The series explains some of the world's current trends, from politics to science to pop culture.
On the heels of the Civil Rights Movement, one fearless black pioneer reconceived a Harlem Renaissance for a new era, bringing giants and rising stars of black American culture onto the national telev...
Bobby Kennedy for President
Historic footage and leading voices of the era examine the "Bobby Phenomenon" of the 1960s and the legacy of the man who helped redefine the country.
A Person Is More Important Than Anything Else
"A person is more important than anything else…," is driven by the cadence and intonation of James Baldwin’s voice, for Baldwin was also an orator whose delivery was almost as forceful as his ideas. ...
Portrait of a Bookstore as an Old Man
In 1951, George Whitman opened a bookshop-commune in Paris. George, 92, still runs his "den of anarchists disguised as a bookstore," offering free, dirty beds to poor literati, cutting his hair with a...
The James Baldwin Anthology
The James Baldwin Anthology consists of internationally known writer James Baldwin's historic speech at UC Berkeley in 1979, his answers in a dialogue with Malcom X in the ’60s, and series of original...
Sidney Poitier: One Bright Light
Actor/director Sidney Poitier discusses his life and career. He tells of his upbringing in Jamaica; the difficulties he encountered in New York City at the start of his career; his involvement in the ...
Where the Heart Is
The story of two working-class families is a fable from the director. Francois is wrongly accused of rape by a policeman. The story is narrated by his childhood friend, neighbor and the mother of his ...
The film utilizes the story-telling format to create a multilevel narrative that explores the relations between speech, language, and desire. Addresses issues of sexuality, subjectivity, tradition, an...
James Baldwin: The Price of the Ticket
James Baldwin was a major 20th century American author, a Civil Rights activist and, for two crucial decades, a prophetic voice calling Americans, black and white, to confront their shared racial trag...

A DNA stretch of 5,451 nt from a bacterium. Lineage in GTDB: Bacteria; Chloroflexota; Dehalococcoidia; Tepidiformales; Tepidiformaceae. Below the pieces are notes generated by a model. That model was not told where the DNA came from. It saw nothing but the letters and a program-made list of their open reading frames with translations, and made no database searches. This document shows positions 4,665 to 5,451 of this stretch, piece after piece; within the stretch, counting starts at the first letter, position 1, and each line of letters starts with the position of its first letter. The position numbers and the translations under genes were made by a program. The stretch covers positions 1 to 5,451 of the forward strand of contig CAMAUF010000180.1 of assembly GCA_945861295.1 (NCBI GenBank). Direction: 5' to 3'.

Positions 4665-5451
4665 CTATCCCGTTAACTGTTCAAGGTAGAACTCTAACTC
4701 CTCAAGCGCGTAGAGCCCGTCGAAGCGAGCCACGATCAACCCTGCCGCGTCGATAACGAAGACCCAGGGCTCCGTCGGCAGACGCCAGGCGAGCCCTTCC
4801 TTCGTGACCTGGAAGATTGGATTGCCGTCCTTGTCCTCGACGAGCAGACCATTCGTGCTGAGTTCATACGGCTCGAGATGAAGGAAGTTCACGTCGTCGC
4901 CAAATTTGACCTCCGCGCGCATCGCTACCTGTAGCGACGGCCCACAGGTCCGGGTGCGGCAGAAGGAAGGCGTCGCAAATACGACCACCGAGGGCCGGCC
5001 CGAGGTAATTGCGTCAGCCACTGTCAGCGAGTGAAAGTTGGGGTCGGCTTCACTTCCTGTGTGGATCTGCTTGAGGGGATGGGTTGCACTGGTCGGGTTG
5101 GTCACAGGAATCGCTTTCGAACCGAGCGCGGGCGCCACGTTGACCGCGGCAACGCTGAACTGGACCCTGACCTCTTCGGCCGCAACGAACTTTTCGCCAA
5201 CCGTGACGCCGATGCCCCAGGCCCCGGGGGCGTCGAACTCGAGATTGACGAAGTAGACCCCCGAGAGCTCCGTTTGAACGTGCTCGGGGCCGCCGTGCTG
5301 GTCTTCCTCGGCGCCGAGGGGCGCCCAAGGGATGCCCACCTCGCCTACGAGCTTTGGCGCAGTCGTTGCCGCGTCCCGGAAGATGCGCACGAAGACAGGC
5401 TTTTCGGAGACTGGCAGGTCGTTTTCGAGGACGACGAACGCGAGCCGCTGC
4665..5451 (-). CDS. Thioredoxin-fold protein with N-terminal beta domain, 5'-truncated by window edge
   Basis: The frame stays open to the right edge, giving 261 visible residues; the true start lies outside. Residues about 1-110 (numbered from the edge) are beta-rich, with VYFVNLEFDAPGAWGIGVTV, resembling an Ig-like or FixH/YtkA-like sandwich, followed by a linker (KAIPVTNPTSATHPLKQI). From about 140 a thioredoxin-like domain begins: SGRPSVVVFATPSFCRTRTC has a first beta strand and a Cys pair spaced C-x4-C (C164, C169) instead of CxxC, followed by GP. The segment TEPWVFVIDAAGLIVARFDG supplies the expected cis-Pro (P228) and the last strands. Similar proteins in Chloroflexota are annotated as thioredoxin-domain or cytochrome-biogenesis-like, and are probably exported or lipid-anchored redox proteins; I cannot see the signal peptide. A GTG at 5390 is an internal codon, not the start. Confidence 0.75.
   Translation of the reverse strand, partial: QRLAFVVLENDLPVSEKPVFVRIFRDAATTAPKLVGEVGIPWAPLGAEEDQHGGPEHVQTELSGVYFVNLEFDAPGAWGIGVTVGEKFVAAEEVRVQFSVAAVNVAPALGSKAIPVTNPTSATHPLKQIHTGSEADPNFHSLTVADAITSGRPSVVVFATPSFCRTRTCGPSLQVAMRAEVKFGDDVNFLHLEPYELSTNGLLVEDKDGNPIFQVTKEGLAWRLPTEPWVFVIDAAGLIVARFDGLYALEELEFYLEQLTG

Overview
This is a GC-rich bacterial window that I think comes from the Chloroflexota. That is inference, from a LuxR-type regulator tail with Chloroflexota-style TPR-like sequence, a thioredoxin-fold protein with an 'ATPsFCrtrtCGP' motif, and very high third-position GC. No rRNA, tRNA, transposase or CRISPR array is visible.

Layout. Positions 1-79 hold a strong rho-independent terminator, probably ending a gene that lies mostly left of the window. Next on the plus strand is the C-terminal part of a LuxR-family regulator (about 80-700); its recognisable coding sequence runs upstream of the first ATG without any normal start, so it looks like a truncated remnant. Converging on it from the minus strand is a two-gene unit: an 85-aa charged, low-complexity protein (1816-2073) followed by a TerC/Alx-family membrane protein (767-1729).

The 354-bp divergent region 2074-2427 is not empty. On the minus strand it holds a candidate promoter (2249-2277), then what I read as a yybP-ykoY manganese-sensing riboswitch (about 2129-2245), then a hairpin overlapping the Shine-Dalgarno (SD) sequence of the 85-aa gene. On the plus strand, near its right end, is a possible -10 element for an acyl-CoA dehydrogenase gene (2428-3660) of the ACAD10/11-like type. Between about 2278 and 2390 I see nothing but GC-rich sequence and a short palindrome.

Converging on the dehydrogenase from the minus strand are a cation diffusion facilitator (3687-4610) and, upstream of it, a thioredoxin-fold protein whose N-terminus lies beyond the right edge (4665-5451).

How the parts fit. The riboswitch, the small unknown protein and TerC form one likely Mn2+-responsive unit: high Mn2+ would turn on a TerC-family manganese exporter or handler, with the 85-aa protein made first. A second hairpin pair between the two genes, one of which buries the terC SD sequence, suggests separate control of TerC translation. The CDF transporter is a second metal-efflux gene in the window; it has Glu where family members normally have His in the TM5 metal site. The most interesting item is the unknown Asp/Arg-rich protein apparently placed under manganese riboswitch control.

The Statue of Liberty
The Statue of Liberty has been a symbol of hope and refuge for immigrants for more than 100 years. In this compelling and provocative portrait of the statue, Ken Burns explores both the history of Ame...
Go Tell It on the Mountain
This film adaptation of James Baldwin's celebrated novel tells the journey of a family from the rural South to "big city" Harlem seeking both salvation and understanding and of a young boy struggling ...
I Heard It Through the Grapevine
James Baldwin retraces his time in the South during the Civil Rights Movement, reflecting with his trademark brilliance and insight on the passage of more than two decades. From Selma and Birmingham a...
James Baldwin: From Another Place
This short finds James Baldwin in Istanbul musing about race, the American fascination with sexuality, insights into his interrupted writing decade in the country, the generosity of the Turks, and how...
Meeting the Man: James Baldwin in Paris
Jack Hazan photographed an extremely rare film document in several symbolic locations, including the Place de la Bastille. Things don't go to plan for him and the film crew when a couple of young blac...
King: A Filmed Record... Montgomery to Memphis
A film about a doctor. reel footage and segments of recordings by Dr were presented in the form of Martin Luther King, Jr. Richard Kaplan and Ely Landau produced the movie.
1 Movie · 1 TV show
Debate: Baldwin vs. Buckley
The Cambridge Union Society debates the motion "Has the American Dream Been Achieved at the Expense of the American Negro?" on its 150th anniversary. David Heycock and James Baldwin argue the Affirmat...
Take This Hammer
Take This Hammer features KQED's mobile film unit following author and activist James Baldwin in the spring of 1963, as he's driven around San Francisco to meet with members of the local African Ameri...